Sources: MLB Owners Could Impose 48-Game Season

(670 The Score) MLB labor negotiations have taken a turn toward the game returning in July with perhaps a 48-game schedule.

After the players proposed a 114-game schedule with full prorated pay Sunday, the owners told the union Monday they will counter-offer with full prorated pay for 48 to 52 games, sources said. 

A key revelation Monday was that commissioner Rob Manfred and the league have the right to start a season of any length as long as the players are paid their full prorated salary, according to sources. The league can do that based on the terms of a return-to-play deal that the sides agreed to in late March, when the league advanced $170 million to players and they negotiated with the hope in mind that fans could still attend games.

The collective bargaining agreement doesn't allow the players to strike or the owners to impose a lockout under the fair labor rules of the deal.

Over a 48-game season at full prorated salaries, the players would be paid $1.206 billion. Under the owners' previous proposal, the players would've netted $1.236 billion for an 82-game season.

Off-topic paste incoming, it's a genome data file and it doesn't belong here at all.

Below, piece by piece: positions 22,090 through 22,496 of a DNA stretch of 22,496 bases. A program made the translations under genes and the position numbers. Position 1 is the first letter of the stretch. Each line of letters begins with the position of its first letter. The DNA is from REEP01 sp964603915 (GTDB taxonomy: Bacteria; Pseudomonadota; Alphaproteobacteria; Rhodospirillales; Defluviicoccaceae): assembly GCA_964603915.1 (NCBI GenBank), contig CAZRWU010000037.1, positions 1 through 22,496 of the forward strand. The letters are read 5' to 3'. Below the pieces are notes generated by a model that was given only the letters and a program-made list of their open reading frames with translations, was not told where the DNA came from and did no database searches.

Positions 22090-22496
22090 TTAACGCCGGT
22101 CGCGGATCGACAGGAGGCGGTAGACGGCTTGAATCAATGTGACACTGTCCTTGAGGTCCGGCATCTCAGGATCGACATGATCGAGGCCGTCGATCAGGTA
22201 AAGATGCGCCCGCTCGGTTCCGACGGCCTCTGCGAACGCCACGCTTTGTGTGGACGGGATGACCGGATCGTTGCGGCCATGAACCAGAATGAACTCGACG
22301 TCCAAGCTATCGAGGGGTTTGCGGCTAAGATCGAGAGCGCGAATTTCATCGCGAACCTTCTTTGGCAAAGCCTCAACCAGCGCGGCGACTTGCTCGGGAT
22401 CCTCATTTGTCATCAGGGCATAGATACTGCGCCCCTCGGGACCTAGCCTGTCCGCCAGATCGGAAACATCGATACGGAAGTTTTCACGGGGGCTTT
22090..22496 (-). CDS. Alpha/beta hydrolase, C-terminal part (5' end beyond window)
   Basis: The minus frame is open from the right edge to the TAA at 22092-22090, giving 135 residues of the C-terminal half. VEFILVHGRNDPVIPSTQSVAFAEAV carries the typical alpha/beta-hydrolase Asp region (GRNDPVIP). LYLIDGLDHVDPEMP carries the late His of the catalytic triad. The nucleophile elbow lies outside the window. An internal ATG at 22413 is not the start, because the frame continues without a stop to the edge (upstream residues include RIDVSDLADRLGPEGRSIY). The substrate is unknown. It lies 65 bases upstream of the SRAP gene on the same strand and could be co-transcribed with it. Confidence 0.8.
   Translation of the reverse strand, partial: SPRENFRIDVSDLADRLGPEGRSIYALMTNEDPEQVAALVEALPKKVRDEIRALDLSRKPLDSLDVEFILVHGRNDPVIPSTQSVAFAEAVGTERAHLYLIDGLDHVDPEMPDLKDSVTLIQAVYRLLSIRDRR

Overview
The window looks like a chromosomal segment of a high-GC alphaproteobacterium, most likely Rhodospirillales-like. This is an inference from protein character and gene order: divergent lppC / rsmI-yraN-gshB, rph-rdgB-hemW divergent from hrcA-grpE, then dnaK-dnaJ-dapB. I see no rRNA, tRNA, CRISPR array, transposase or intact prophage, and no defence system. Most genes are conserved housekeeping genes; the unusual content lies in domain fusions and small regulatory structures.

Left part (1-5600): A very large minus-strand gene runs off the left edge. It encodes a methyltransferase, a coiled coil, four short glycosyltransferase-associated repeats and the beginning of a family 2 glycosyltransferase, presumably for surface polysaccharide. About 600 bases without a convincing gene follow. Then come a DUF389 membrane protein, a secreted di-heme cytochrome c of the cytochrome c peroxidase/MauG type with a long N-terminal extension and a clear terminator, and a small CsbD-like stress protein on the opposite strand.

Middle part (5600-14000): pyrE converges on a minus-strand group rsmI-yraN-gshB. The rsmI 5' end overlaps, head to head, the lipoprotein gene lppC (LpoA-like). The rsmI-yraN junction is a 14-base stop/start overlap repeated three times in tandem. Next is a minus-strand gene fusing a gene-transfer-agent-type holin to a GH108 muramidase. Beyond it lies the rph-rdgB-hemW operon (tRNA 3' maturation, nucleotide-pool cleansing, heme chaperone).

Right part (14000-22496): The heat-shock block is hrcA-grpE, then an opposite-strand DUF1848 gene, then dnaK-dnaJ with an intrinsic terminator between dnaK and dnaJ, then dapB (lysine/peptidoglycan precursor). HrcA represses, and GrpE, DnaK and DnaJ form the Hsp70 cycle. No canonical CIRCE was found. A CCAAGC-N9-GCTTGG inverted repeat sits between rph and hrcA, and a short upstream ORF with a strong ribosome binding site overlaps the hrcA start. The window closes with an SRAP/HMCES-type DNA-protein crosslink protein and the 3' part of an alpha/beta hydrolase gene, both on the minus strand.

That 82-game slate would've paid players an average of 50% of their already prorated salaries as well as an additional $200 million if an entire postseason was held. That offer can't be enforced by Manfred because it didn't include fully prorated salaries.

The owners have informed the union that players won't receive any postseason money in the new proposal with a much-reduced schedule. Any expanded postseason format or extra playoff games must be collectively bargained by both sides. An expanded playoff schedule could lead to more money for the league and the players.

The owners' new proposal will have the World Series finishing by the end of October.

Bruce Levine covers the Cubs and White Sox for 670 The Score. Follow him on Twitter @MLBBruceLevine​.